The radicle (primary root) grows first, splitting the seed coat. Seminal roots (roots that develop on the embryo above the radicle) also emerge from the grain.

Shortly after the radicle has emerged, the coleoptile—a sheath that protects the embryonic leaf—grows upward. Is is pushed through the soil by elongation of the mesocotyl. The coleoptile eventually emerges from the soil, after which the first leaf splits the coleoptile and expands. Adventitious roots (roots that develop on the nodes of the sorghum stalk) begin to grow soon after.

Photograph of white sorghum grains.
Photograph of germinated sorghum seeds resting on a wet paper towel. The photo shows multiple sorghum grains with radicles and seminal roots and elongated mesocotyls.

Post-germination vegetative growth

Sorghum seedlings emerge about three to ten days after the sorghum grains are planted. Emergence begins the vegetative growth phase, which includes all of the plant’s growth between germination and flowering.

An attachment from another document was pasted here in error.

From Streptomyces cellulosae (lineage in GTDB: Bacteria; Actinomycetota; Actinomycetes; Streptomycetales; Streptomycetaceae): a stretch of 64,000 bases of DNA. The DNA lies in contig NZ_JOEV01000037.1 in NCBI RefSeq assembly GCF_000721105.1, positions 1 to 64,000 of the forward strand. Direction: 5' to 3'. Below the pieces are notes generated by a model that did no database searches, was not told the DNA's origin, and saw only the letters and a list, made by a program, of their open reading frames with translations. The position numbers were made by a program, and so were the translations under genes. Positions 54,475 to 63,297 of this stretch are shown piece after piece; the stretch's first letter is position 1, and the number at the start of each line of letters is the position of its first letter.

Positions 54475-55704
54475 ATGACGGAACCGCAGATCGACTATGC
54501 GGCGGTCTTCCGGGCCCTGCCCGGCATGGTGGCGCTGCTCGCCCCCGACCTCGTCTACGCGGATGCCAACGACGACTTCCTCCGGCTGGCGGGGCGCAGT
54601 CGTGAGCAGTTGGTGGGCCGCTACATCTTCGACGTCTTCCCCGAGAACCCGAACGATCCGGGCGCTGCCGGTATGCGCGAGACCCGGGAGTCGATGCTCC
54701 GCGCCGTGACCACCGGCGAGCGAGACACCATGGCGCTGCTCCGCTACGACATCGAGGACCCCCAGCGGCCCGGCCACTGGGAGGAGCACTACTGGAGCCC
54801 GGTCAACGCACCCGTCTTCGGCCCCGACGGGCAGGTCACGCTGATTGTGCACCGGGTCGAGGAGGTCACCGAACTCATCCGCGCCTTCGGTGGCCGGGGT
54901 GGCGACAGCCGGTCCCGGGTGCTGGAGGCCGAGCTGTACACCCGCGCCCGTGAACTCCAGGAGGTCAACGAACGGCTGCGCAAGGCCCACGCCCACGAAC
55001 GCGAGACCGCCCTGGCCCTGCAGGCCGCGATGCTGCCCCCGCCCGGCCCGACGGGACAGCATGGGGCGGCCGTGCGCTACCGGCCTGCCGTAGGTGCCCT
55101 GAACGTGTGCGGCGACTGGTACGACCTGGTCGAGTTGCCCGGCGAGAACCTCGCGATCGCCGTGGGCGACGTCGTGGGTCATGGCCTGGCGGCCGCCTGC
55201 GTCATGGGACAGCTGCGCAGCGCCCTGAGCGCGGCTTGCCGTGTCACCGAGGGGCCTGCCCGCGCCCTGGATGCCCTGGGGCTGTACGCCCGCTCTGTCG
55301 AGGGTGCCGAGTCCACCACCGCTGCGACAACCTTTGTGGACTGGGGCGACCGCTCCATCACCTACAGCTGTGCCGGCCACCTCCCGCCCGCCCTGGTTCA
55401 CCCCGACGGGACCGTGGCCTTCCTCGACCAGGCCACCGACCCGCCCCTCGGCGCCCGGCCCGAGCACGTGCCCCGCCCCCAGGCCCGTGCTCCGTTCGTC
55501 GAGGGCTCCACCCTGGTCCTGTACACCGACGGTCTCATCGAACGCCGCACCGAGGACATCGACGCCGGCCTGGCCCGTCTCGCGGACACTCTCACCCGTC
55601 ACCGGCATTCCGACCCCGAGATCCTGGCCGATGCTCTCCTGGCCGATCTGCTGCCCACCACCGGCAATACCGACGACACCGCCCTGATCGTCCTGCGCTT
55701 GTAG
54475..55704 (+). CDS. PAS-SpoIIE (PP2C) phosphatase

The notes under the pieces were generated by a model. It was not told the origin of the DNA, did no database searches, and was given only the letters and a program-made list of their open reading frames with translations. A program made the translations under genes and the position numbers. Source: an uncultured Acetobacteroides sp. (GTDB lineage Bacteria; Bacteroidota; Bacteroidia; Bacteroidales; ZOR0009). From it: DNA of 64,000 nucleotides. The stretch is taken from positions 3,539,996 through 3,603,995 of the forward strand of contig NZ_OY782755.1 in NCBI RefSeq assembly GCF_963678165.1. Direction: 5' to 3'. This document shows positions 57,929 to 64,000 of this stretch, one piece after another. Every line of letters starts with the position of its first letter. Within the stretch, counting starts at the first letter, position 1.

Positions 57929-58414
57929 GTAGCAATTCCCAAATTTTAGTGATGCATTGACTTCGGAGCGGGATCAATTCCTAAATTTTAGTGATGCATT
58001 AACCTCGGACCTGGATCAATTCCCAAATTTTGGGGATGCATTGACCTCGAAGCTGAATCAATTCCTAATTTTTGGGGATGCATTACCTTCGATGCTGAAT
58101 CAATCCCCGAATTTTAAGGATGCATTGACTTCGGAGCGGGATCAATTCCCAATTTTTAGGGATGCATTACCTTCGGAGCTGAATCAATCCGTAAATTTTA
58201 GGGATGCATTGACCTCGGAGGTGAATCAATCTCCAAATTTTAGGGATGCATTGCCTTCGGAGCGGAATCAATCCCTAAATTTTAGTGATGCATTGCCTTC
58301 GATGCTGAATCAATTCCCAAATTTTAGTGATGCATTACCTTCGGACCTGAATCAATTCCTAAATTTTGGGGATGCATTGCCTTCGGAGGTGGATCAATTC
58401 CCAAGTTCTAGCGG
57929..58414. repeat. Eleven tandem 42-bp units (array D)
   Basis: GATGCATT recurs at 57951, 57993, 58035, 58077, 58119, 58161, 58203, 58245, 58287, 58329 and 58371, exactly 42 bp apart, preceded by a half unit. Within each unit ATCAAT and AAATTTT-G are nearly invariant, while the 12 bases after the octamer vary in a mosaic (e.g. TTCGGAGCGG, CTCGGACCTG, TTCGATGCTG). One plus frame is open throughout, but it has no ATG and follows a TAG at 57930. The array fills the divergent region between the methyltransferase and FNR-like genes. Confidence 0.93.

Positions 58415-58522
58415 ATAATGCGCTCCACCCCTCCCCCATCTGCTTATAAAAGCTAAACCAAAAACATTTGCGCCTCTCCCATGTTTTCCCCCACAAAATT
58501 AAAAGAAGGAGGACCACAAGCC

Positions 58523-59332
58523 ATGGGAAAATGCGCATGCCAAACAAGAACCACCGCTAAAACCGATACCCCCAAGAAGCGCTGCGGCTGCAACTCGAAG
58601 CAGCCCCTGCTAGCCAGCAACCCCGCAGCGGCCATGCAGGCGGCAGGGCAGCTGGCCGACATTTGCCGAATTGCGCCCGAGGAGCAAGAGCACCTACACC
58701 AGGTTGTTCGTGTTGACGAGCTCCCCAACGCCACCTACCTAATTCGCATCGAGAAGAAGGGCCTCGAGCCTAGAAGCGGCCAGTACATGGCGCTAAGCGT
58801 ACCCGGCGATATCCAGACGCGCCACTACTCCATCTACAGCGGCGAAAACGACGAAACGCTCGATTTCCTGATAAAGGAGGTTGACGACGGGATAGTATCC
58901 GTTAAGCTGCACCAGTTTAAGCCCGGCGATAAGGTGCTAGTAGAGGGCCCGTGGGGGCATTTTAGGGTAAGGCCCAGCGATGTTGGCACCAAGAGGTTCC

As in other plants, sorghum growth occurs through cell divisions that occur in regions called meristems. Meristems that add length to the plant body—called apical meristems—can found at the tips of shoots and roots. The meristem at the tip of a shoot adds new cells to the stem and is also the region where new leaves begin to form, thus establishing the pattern of leaves on the stem.

The sorghum plant produces a total of about 15 to 18 leaves, although some may wither before the plant is mature. The final leaf to form, called a flag leaf, is the highest leaf on the stem and occurs just below the inflorescence, which is also called a panicle or head.

After all the leaves are initiated (have begun to develop), the shoot apical meristem switches from making new leaves to forming the reproductive structures. This stage, called panicle initiation or growing point differentiation, occurs about a month or more after emergence. During this stage, the stem internodes and the leaves elongate quickly.